Using intangible assets to super charge business valuations
It is a tale as old as time: buyers are always looking for a bargain, while sellers are haunted by the suspicion that they could have squeezed more value out of a sale.
Whether the goal is to sell a lone hamburger or an entire hamburger business, arriving at an appropriate valuation is crucial for both parties to be happy.
Everyone wants a piece of a successful business. However, when price comes into play, it can be tough to know exactly what a company is worth. That gap is precisely what a buyer is hoping to exploit in their aim to find a bargain – they hope that the shareholders do not know their company's true market price, particularly with regard to its intangible assets.
That is why valuing a company’s intangible assets is vital. Getting it right could mean the difference between a nice payday and generational wealth for shareholders.
Understand the facts
To ensure the most accurate valuation, business owners looking to sell their company must know three key things:
- the types of intangible assets in the business;
- their quality; and
- how their presence – or absence – might affect the value of the business.
When a prospective buyer walks through the door and asks for a proper valuation of a business, there is no excuse for the owners to draw blank stares. Knowing what intangible assets are, where they fit into the company’s valuation and what they are worth should be considered business 101.
However, an alarmingly high number of business people – even experienced ones – still struggle to see past their tangible assets, which is anything you can drop on your foot: machinery, property, cash or inventories, among many others. While these are obviously key, the bulk of a modern company’s value is now in its intangible assets.
As the name implies, intangible assets cannot be touched – or dropped on your foot. Examples include data, supplier relationships, patents, expertise, confidential information, inventions, software, content, design, approvals and even plant varieties. They are occasionally referred to using an umbrella term: ‘goodwill’.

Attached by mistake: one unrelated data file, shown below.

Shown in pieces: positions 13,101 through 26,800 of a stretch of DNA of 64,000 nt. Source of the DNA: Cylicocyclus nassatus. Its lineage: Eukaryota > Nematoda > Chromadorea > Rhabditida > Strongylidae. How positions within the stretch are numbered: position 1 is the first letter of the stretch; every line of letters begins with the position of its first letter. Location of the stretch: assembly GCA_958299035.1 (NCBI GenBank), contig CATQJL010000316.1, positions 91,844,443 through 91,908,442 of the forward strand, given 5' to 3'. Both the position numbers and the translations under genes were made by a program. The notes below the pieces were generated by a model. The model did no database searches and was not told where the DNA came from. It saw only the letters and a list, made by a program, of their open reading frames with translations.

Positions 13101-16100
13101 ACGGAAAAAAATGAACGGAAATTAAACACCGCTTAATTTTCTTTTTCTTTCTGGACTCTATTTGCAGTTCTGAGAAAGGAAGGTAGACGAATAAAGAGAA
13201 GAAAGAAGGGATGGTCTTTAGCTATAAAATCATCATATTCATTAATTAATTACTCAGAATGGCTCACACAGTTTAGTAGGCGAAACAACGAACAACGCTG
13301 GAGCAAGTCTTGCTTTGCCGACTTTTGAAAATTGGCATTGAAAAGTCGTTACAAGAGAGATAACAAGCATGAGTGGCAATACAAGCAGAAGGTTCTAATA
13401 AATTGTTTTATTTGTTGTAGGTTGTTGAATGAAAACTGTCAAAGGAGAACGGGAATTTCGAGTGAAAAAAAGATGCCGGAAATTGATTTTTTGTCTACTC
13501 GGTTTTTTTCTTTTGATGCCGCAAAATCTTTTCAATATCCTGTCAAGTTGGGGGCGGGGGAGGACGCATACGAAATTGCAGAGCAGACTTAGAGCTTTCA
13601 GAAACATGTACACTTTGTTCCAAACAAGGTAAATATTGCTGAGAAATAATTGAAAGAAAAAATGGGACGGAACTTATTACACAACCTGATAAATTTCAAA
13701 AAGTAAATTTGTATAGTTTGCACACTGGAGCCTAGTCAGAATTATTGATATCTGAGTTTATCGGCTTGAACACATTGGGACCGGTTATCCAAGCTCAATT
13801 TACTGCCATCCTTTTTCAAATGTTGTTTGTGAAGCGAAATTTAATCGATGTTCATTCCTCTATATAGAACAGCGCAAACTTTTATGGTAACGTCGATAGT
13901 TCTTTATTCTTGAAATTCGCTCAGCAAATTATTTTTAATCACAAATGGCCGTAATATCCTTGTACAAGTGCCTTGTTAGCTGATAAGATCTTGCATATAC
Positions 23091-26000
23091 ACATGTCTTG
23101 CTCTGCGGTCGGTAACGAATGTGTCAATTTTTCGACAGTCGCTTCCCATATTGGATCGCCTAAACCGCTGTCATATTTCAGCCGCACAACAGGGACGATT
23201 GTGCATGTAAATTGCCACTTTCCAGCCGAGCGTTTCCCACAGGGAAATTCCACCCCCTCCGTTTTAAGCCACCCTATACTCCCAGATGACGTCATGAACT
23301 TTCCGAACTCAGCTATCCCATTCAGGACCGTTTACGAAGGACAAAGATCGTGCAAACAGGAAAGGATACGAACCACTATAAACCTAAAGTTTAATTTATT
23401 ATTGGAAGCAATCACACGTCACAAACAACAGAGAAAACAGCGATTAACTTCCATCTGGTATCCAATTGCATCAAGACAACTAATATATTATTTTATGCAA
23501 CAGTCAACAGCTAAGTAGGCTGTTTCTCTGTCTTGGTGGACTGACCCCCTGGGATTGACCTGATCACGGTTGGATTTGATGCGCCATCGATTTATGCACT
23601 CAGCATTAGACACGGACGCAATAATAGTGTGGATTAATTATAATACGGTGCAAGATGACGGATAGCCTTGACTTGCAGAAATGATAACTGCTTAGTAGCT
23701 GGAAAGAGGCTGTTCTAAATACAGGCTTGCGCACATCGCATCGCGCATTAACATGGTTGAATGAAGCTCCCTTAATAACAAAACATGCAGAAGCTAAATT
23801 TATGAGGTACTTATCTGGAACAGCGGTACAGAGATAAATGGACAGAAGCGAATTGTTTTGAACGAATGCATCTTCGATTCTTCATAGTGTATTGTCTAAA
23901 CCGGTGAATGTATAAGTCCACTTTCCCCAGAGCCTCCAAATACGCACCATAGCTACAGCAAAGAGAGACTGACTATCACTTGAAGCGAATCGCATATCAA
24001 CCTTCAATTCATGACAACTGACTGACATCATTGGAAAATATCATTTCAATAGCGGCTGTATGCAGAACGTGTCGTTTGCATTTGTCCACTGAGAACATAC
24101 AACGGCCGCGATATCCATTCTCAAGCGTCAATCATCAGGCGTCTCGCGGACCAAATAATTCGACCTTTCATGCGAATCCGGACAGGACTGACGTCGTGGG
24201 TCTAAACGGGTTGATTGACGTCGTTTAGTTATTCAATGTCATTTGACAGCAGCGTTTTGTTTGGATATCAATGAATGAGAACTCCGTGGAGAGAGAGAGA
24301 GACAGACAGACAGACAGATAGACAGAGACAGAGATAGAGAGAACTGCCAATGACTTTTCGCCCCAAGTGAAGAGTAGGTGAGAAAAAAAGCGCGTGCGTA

At least, goodwill is generally how accountants consider intangible assets. That term may have been useful in the past, but lumping intangible assets together into a single-line item risks missing an enormous chunk of a company’s worth (about 85 to 90%, according to a 2020 Ocean Tomo study).
The accounting world has thus struggled to keep up with what makes a business valuable. So, how can a modern company use the intangible asset framework to know its true worth?
Think outside the box
Consider Snowflake, a software-as-a-service (SaaS) provider with next-generation software that enables large dataset integration, manipulation and analysis on the cloud. What is the real value of a company if the entire business could fit on a hard drive? Can it truly be valued at millions of dollars?
It certainly could be. A SaaS company’s main intangible asset is likely its software, which represents thousands of hours of R&D written by teams of highly competent coders and programmers.
The resulting software might look simple on paper, but its underlying value is layered in its years of effort, millions of dollars of investment capital and fine-tuned market strategy. Each of these dynamics must be factored into the company’s final valuation. Yet Snowflake’s balance sheet is not enough to reflect the value of the software; it is necessary to dig deeper.
IT and SaaS companies also hold intangible asset value in their trademarks. Microsoft, for example, has an impressive trademark portfolio spanning multiple jurisdictions. A set of well-defended trademarks can be hugely valuable since they will provide a shield against rival companies trying to pass off copycat products or services.
Microsoft also benefits from scalability in its online subscriptions or licences, which gives the company access to a wider audience for little extra investment. This means that it can offer its services to customers at a lower monthly rate compared to its competitors. Done right, scalability creates a positive feedback loop that further energises a company’s recurring revenue while expanding its market share.
A ‘sticky’ customer base can also be an intangible asset. Customer stickiness is a marketing term describing the tendency to gain repeat business. Loyal customers mean that a company can easily reinforce its brand equity over time and these sticky users begin to create a network effect (an intangible asset), which attracts more users.
In the information age, intangible assets will continue to occupy a greater percentage of most businesses’ enterprise value than tangible ones. By including intangible assets in a potential valuation, a business owner has the metrics they need to appropriately price their company, likely at a higher multiple than by measuring just its tangible assets.
Not only are intangible assets critical for driving long-term business success, they are fundamental when it comes time for shareholders to capitalise on their success.
This is an Insight article, written by a selected partner as part of IAM's co-published content. Read more on Insight
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